3. Once we are comfortable with the exhale, begin to apply the same toning of the throat to the inhales. This is where the name of the breath comes from: it sounds like the ocean. (It also sounds like Darth Vadar.)
4. When we are able to control the throat on both the inhale and the exhale, close the mouth and begin breathing through the nose. Continue applying the same toning to the throat that we did when the mouth was open. The breath will still make a loud noise coming in and out of the nose. This is Ujjayi breath.
5. Now start to use this breath during our practice. If the teacher tells us to move on an inhale, make it an Ujjayi inhale. If we need a little something extra while holding a pose, remember this breath.
Concentrates and directs the breath, giving asana practice extra power and focus.
To create breath softly contract the throat (or space between your vocal chords called the “glottis”) to subtly regulate & modulate our breath in and out and allowing only so much breath to pass through. This regulates our breath in and out keeping them long and full.
On exhale your breath moves from your palate to your pelvic floor. On inhale your breath moves from pelvic floor up to palate.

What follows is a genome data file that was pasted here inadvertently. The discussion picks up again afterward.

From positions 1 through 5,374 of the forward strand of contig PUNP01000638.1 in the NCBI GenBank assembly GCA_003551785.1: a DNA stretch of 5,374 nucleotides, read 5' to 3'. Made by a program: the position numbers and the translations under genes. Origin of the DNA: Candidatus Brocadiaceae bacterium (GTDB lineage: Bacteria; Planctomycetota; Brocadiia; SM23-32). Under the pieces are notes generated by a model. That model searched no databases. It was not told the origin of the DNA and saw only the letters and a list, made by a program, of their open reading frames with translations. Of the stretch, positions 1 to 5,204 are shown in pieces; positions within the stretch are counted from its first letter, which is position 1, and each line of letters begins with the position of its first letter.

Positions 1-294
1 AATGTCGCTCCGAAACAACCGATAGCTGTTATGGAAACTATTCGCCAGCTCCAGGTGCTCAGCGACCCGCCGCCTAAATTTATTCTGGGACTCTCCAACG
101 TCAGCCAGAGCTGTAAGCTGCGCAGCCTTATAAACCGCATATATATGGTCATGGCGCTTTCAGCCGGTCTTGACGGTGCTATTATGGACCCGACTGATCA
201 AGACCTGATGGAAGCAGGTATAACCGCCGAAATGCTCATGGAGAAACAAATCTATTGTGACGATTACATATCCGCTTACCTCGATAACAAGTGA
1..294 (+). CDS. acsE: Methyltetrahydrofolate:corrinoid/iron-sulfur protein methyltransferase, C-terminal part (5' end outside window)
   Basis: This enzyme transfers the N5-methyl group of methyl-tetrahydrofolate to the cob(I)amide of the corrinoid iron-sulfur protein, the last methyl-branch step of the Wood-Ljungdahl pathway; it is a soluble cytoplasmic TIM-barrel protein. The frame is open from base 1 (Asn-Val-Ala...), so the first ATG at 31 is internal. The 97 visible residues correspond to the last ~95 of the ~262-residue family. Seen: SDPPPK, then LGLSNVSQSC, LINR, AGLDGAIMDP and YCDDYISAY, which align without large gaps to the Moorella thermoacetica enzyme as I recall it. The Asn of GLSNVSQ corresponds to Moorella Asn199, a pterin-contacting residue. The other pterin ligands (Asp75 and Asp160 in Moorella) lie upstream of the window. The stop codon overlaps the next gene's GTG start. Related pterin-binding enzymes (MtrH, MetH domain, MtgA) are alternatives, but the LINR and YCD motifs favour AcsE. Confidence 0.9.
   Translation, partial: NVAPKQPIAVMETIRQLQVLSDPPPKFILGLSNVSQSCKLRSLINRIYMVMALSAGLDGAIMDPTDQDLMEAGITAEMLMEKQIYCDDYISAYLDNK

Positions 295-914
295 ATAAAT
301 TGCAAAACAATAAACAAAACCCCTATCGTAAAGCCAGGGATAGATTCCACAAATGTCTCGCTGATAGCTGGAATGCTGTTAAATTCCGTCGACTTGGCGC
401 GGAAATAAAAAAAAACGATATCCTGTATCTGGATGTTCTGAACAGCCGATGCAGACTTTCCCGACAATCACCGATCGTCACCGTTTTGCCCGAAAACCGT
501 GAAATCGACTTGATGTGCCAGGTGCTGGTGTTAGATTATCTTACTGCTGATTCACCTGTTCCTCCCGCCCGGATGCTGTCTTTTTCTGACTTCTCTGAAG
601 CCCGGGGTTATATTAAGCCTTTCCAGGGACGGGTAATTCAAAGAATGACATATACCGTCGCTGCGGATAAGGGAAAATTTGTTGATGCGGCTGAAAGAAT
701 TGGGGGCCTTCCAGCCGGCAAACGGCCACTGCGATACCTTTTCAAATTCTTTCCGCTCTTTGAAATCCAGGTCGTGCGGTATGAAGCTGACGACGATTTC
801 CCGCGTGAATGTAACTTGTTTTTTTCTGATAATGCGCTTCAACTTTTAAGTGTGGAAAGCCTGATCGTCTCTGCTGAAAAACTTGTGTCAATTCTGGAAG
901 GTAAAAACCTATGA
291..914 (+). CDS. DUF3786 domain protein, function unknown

With each successive inhalation work you breath a little high and a little fuller.
Work this for thee to five minutes. In your yoga practice use the Ujjayia breath at all times unless you are performing other yogic breathing exercises.
(Another way to think about Ujjayi Breath is to visualize our throat as a garden hose, with the breath passing through like a trickle of water. If we put our thumb partially over the opening of the hose, we increase the power of the water that is coming through. This is the same thing we are doing with our throat during Ujjayi breathing. The air that comes in through our constricted throat is a powerful, directed breath that we can send into the parts of our body that need it during yoga).